Thursday, April 9, 2020

ZARA Fast Fashion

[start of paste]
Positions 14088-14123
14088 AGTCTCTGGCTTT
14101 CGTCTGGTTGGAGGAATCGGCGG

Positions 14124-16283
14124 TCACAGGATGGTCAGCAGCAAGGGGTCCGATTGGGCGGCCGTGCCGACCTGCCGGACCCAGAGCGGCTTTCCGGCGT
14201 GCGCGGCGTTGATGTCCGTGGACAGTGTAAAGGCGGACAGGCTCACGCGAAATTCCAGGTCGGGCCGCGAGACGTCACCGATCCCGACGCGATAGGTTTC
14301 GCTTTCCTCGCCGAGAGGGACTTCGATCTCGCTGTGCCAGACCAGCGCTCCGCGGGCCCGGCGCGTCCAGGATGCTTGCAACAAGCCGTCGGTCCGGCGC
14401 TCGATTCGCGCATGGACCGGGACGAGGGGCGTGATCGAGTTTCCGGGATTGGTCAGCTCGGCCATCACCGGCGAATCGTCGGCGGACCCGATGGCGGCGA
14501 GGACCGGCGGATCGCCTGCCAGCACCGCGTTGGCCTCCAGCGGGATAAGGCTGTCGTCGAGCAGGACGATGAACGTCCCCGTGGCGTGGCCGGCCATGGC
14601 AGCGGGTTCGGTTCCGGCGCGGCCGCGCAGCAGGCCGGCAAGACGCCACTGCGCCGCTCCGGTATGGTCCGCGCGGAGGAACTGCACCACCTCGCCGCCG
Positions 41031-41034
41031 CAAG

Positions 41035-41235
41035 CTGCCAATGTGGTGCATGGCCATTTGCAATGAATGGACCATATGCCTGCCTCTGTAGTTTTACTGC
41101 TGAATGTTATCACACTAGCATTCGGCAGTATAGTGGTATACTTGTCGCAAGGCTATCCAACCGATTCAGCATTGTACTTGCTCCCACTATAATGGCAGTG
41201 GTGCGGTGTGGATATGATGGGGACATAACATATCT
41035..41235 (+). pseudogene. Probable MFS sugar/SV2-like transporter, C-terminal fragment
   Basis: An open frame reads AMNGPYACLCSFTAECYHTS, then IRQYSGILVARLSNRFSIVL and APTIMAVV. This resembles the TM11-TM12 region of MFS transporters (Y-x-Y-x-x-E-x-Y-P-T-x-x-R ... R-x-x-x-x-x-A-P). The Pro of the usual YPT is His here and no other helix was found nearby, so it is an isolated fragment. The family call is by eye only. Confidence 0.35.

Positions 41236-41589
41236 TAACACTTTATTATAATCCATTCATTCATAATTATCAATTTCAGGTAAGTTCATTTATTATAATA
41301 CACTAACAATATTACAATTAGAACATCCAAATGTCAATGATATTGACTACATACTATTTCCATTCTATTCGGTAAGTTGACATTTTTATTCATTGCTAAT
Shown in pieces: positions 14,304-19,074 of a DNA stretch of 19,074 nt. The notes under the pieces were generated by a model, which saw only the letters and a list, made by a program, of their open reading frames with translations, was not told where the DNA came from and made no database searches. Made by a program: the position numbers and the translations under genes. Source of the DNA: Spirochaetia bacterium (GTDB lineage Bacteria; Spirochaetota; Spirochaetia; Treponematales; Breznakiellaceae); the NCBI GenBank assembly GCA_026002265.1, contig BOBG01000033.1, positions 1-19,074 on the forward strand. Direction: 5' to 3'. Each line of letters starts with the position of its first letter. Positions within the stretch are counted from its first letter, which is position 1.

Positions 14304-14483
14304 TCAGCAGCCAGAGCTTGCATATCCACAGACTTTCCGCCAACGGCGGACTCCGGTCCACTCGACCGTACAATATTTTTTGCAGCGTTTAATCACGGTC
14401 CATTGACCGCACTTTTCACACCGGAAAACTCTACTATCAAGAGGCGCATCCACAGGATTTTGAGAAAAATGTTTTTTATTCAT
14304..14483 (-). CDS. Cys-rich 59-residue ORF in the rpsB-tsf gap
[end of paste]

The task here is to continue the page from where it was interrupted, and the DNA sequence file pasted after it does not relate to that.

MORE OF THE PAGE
Table of Contents Inditex (Industria de Diseà ±o Textil) Strength of Inditex Weaknesses and challenges Coping with managing multi-chain stores Should it start up or add more chains Conclusion Reference Inditex (Industria de Diseà ±o Textil) Inditex, a global retail specialty, manufactured and sold accessories, footwear and apparel for men, women and children. These products were distributed and sold through Zara and other five chains linked to it in other parts of the world. Inditex was located in Spain and was the owner of Zara and other five apparel retailing chains and was founded by Amancio Ortega Gaona.Advertising We will write a custom report sample on ZARA: Fast Fashion specifically for you for only $16.05 $11/page Learn More In 2001, as it was coming to the end of its fiscal year, it had accomplished much. For instance, it had acquired a selling space around the world including Spain, an area of about 659,400 square meters and on it operate d 1284 stores. In addition, it generated 54% of total revenue of â‚ ¬ 3,250 million in the 515 stores it had outside Spain and showed a continued trajectory of rapid and profitable growth from Zara and its other chains with a net income amounting to â‚ ¬340 million (Ghemawat Nueno, 2003). Inditex had many employers who worked both in Spain and in other retailing chains outside Spain. Its total number of employees was 26,784 and out this number, 10,919 employees worked in the retail chains located outside Spain. Over 76% of Inditex employees were women and put together with men, they had an average year of 26. Additionally, the company had split its employees to work in different departments and sections. For instance, 8.5% of the employees worked in the distribution, logistics, design and manufacturing departments while over 80% were doing retail sales in the stores. The remaining activities were carried out by the small group that worked in the headquarters. To maintain its operations, Inditex split its capital expenditure giving 80% to new store openings, 10% on maintenance or logistics and another 10% on refurbishing (Ghemawat Nueno, 2003). Its working capital was higher in some season in the year and lower in others. Therefore, to deal with these issues, it had to come up with plans to tightly manage its working capital and its capital expenditure which was â‚ ¬50-510 million.Advertising Looking for report on business economics? Let's see if we can help you! Get your first paper with 15% OFF Learn More Also, it ensured that it had opened 230-275 new stores with the capital across all chains. It is important to note that in 2001, Inditex operating economics had involved operating margins of 22%, operating expenses with a revenue equivalence of 30%, of which one half of the 30% were related to personnel, and a gross margin of 52% (Ghemawat Nueno, 2003). Moreover, Inditex operated six retailing chains at the beginning of 2002. The r etail chains were Zara, Oysho, Stradivarius, Bershka, Pull Bear and Massimo Dutti. These retailing chains formed 60 companies consolidated into Inditex at the group level. The remaining chains were involved in finance, real estates, logistics, manufacturing, and textile purchasing. The net income of Inditex generated 82% from internal transfer pricing and other policies. The six retailing chains were organized as separate business units together with six support areas dealing with raw materials, logistics, manufacturing plant, real estate and so on. In addition to the separate business units, Inditex had nine corporate departments each operating independently with its own strategy personnel, financial results, image, distribution, and manufacturing system. The group management was to set strategic vision of the group, provide them with administrative services and coordinate the activities of the concept. Inditex ensured that coordination had been increased particularly in the areas of expansion and real estate. Also, it formulated plans to open up other chain stores in other locations with Zara helping to accelerate the process of expansion of new chain stores in other areas. Oysho, one of Inditex’s chain stores drew 75% of its resources from other chains and within 6 months it had come to operate stores in seven markets in different parts of Europe (Ghemawat Nueno, 2003). Also, top corporate managers of Inditex came up with strategic plan to control their performances, run the chains, approve business strategic of the individual chain and control the business. Inditex had a major scope in production than the three retailers. However, the competitors of Inditex outsourced all their production. It is important to know the strength and the weaknesses of the three strong competitors of Inditex.Advertising We will write a custom report sample on ZARA: Fast Fashion specifically for you for only $16.05 $11/page Learn More To be gin with, The Gap’s level of apparel production was internationalized as it outsourced 90% of its production from outside the US. It was founded in 1969 and between 1980 and 1990 it had achieved great profitability from selling smart casual work clothes and collections of jeans and T-shirts. Its major operations were based in the United States. Secondly, Inditex faced stiff competition from Hennes and Mauritz (HM). This was a high performing retailer in apparel founded in Sweden. It performed better than Zara in terms of industry standards. By 1990, it had generated more than a half its sale outside Sweden through internationalizing its operations. In addition, HM outsourced to the suppliers in Europe half the sale of all its production. It was strategic in its approach to business getting into one country at a time and starting a center that dealt with distribution focusing on the northern part of Europe. Another competitor of Inditex was Benetton. Its outsourced activities to subcontractors were labour-intensive and these earned it prominence in the 1980’s. In addition, it used its investment to control many production activities. Strength of Inditex In its operations, Inditex set up strategies to assist it in increasing its production and gain market for its products. Being a global specialty retailer, it widened its market scope by opening Zara and five other chains that sold accessories for men, women and children around the world. Basically, its ability to achieve this lied in the number of stores, the selling area, its employers and the division of labor among its workers. For instance, Inditex had 659,400 square meters of selling area around the world occupied by its 1,284 stores. In addition, these stores earned Inditex a huge amount of revenue of about â‚ ¬3,250 million (Ghemawat Nueno, 2003). A greater percentage of that revenue came from its 515 stores located in Spain. Moreover, it employed people to work in Spain as well as in t he chain stores outside Spain. Its total number of works was 26,724 with about 78% being women. Among the total population of workers, Inditex used 8.5% of them to work in distribution, design, logistics and manufacturing while over 80% were to do sales in the retail stores (Ghemawat Nueno, 2003).Advertising Looking for report on business economics? Let's see if we can help you! Get your first paper with 15% OFF Learn More In addition, it organized its expenditure and operating working capital to cover the plans of opening new stores across all chains and for refurbishing and maintenance. Also, Inditex derived its strength from its structure. Its top corporate managers set out corporate and business strategies, and controlled the operations and performance of all the chain stores down to the local store level. This was to ensure that they have maintained a high standard in returns on capital employed, earnings before interest and taxes (EBIT) margin and on sales growth. Additionally, performance metrics reports were monitored daily as well as being monitored personally by the CEO Castellano once a week. Moreover, Inditex had one of its six chains that was large, most internationalized and a source of most of its capital. This chain store was referred to as Zara. Zara operated 507 stores in Spain and in other countries around the world. Out of the total 659,400 square meters of working area, it occupie d 74% and earned Inditex â‚ ¬2,477 million which was about 76% of the total earnings (Ghemawat Nueno, 2003). Basically, Zara was the driver of the growth of Inditex through its international operations. In its operations, it had made quite tremendous achievements in terms of investments in manufacturing logistics and IT, constructing a warehouse of 130.000 square meters in Artexio close to the corporate headquarters and an advanced telecommunication system to connect production, supply and sales locations with the headquarters. Additionally, In the 1990’s Zara mandated internal development of information, merchandizing, financial, retail and logistical systems. Through Zara, Inditex was able to attract more customers’ preferences and placed with both internal and external suppliers. Compared to the 2000-4000 items produced by its key competitors like The Gap and the HM, production in Zara increased to 11,000 to several hundred thousand with variation in sizes, colo r and fabric putting consideration in time-sensitive items. Additionally, it was able to stock goods in stores within a very short time. This facilitated continuous manufacturing of new merchandise and reduced the intensity of working capital. This gave Zara and the whole of Inditex an advantage over its competitors as it could much later than its competitors commit to the bulk of its product line. This was in sharp contrast to the traditional industries that took up to three months for manufacturing and six months for cycling of new designs. Therefore, Inditex through Zara alone was able to overcome traditional retailers who restocked and designed only 0%-20% compared to Zara’s 40%-50% of the purchases of finished products from suppliers, 35% of purchase of raw material and product design and during the period when seasons started, it undertook 85% of the in-house production (Ghemawat Nueno, 2003). Also, Zara offered its customers garments and accessories like bags, jewelry , scarves, shoes and even cosmetics and toiletries that were fresh. The garments were of designer style and were being sold at relatively low prices. This was a strategy that drew fashion conscious customers and devout shoppers visited the chain 17 times a year compared to their competitors who only received such visitations three to four times a year. Weaknesses and challenges In its course of business, Inditex has faced a number of challenges and setbacks in Spain and in its other chains all over the world. The positioning of the company’s headquarters in Galacia posed a major problem to it in terms of communication links with the rest of the country. Even though Spain had a strong history of Galacians being tailors to aristocracy, their apparel workshops lacked a strong foundation upstream in textiles, demand, universities and technical institutes to facilitate training and specialized initiatives. Furthermore, they lacked association in the industries to underpin other ac tivities that were potentially cooperative. Also, most of the citizens of Spain depended on fishing and agriculture. As consumers they demanded low prices on goods. Inditex faced a challenge of stiff competition from its competitors like The Gap, HM and Benetton. For instance, The Gap had its production internationalized and so was competing with Inditex for international markets. It outsourced 90% of its production from the United States (Ghemawat Nueno, 2003). Its products like Inditex’s fresh and designer wear garments were considered to be unpretentious and fashionable in the 1980’s and 1990’s. it also had high stellar profits. These pose a great challenge to the business of Inditex as at such a time the attention of most of its customers were The Gaps products that had dominated most of the markets in and outside Spain. In addition, Hennes and Mauritz (HM) dominated most parts of the market outsourcing all of its production. Half of all its outsourced prod uction was taken to European suppliers. Due to this, HM significantly led in the market ahead of Zara for a long time. While Indited maintained its many chains style of operation, HM adopted a more focused single format approach and entering one country at a time. It had become internationalized faster than Zara by a decade and by 19190, had generated most of its sales outside Sweden, used several label in marketing its clothes and built distribution centers in each nothern Europe country it entered. Its decade of business ahead of Inditex gave it a solid foundation, popularity and dominance in some markets that would have otherwise been dominated by Inditex. Moreover, Inditex faced another competition from Benetton. It had become prominent in the 1980’s and the 1990’s. The news about its outsourced activities that were scale insensitive and labour-intensive to sub contractors that made it popular was due to its controversial advertising as a networked organization. In addition, it made heavy investments on production. Coping with managing multi-chain stores Inditex could have managed to cope with the complexity of managing multiple chain stores because it had a well established market all over the world. Its growth in terms of profit had reached â‚ ¬340. In addition, in the year 2001, it had an oversubscribed Initial Public Offering and a 50% increase in stock price (Ghemawat Nueno, 2003). Also its market valuation had rose to â‚ ¬13.4 billion. Its market projections were higher in terms of expectation and growth. Additionally, Inditex was a Global apparel retailing business system with chain stores spread all over major markets in the world. Global apparel chains are normally characterized by a unique combination of high value research, marketing, sales and financial services that allow retailers, branded manufacturers, branded marketers to act as strategic brokers. These strategic brokers link market with the overseas factories. Therefo re global apparel chain becomes a prototypical example of a buyer driven global chain. The attribute displayed by the strategic brokers distinguish other labor intensive industries from the vertical structure of the commodity chain in apparel stores. Labor intensive industries such as Toys and Footwear Chain stores, are dominated by upstream manufacturers rather than down stream intermediaries. Through the brokers, Inditex could manage to link its other chain stores with the market and even the overseas factories. Besides, Inditex was able to manage other retail chain stores because of its increased concentration of apparel retailing throughout the major markets. Having multiple chain stores would increase its dominance in shaping imports in the countries that have developed. In the 1990’s half of the apparel sales in the USA were done by the top chain stores. Therefore operating multi chain stores gives Inditex the opportunity to increase its concentration everywhere and to dominate the markets by displacing other independent stores. This does not compromise the excellence of individual stores because it had been the trend in the 1990’s. This trend had helped many chain stores to increase their sales and store sizes over time. Additionally, Inditex could have managed to control multi chain stores because of the set of policies and practices promoted by quick response (QR). These sets of policies and practices coordinated the roles of the manufacturers and the retailers for the purpose of increasing flexibility and speed of responses to a shift in market trends. Through QR, Inditex was likely to be able to control all the functions of its existing chain stores or others regardless of the geographic or organizational boundaries. In addition, QR would help retailers reduce inventory risks and forecast errors by planning, placing smaller initial orders and reordering more frequently, probing the market and planning assortments closer to the selling season. It is important to note that QR offered the global apparel chain stores many advantages. For instance, it led to improvement of information technology and significant compression of cycle times. It also changed the style of women dressing. This type of business strategy would have placed Inditex in a better competitive position as a way of coping with its larger number of chain stores. Managing multi chain stores would have been easy and like the individual chain, Inditex would have maintained excellence because of the availability of market and customers. In 2000, worldwide spending on apparel or clothing reached approximately â‚ ¬900 billion. According to the estimates, Asia accounted for 23%, United States for 29% and Europe for 34% (Ghemawat Nueno, 2003). The difference in per capita spending on the population level and on clothing was reflected by the differences in market size. However, an increase in per capita income tended to lower per capita spending which was also affected by price level. Another coping strategy was that Inditex had a variety of customers who had different tastes and preferences. Therefore it was important to have more chain stores in other countries to meet the demands of their customers. For instance, more shops in Britain would ensure that the needs of people in Britain were met. These individuals sought went to stores based on social affinity. Other chains would serve the needs of those in France and Italy who were fashion forward focused on quality and variety of the apparels. Additional multi chain stores would have catered for the ever growing needs of many nations to buy apparels. The British, other than seeking stores out of social affinity, bought apparels nine times a year. The French and the Spaniards also brought clothing at different times of the year. These time differences in places and by different nations reflected the great need for additional multi chain stores. In addition, both within the regions an d between regions demands for apparel increased. In japan, teenage market segment was making most demand for apparel. Therefore, managing the operations of multi chain stores would have required Inditex to arbitrage international factor price difference, minimize tangible investments, and invest in brands. Also, there was the need to emphasize partnering. Should it start up or add more chains From the perspective of meeting the growing market demands and its ability to make more products, Inditex should add more chains. The sourcing and manufacturing levels of Inditex had over the years expanded substantially. Through the help of its headquarter personnel and its purchasing office in Hong Kong and Barcelona, Inditex through Zara outsourced finished products, fabric and other inputs from the external suppliers, manufactured 40% of the finished products internally and sourced from Europe and North Africa approximately two-thirds of the items while one-third came from Asia. Zara, by it self, had enough factories to carry out this process and it also had its own centralized distribution system. More chains are needed to cater for the growing market needs. The plans that Inditex had for the year 2002 were to increase stores for Zara with 55 to 66 new stores. These stores were to be in Spain and outside Spain. Those outside Spain were to be 80% of the total added stores. These decisions to add more stores across the world would ensure more consumers are reached since Zara had accounted for a greater selling area due to such expansions. There was a need to do more significant investments in other areas North America, South America and Asia. In addition, other areas like the Middle East were profitable and worth having stores and products for consumers. In this region, expansion efforts could be made because of the higher than expected demand that would be able to cater for operating costs and it would offer the brightest prospects for a significant and sustained growt h. Also, Inditex could have added more chains through joint ventures in areas where it was difficult to obtain licenses to open a new store. Some of the difficulties in opening more stores that Inditex competitors face were solved through joint ventures. For instance, 1998 Benetton formed a joint venture to help it secure a location and obtain multiple licenses required to open a new store. Also, inditex had formed a joint venture with Percassi, an italan group specializing infashion retail and property in the year 2001 to enable it expand its stores in Italy. Conclusion To sum up, the growth and performance of Inditex was attributed to its good management team, strategies, policies and other chain stores that were performing well in Spain and in other countries around the world. Additionally, Inditex had well established international expansion strategies, a committed workforce, a good market for its products and a well established distribution system. Also, Inditex ensured that it made progress towards implementing a social strategy that involved a dialogue with local communities, non-governmental organizations, subcontractors, suppliers and employees. Reference Ghemawat, P. Nueno, L.J. (2003). Zara: Fast fashion, Harvard Business School, pp.1-35. This report on ZARA: Fast Fashion was written and submitted by user Blaze Banks to help you with your own studies. You are free to use it for research and reference purposes in order to write your own paper; however, you must cite it accordingly. You can donate your paper here.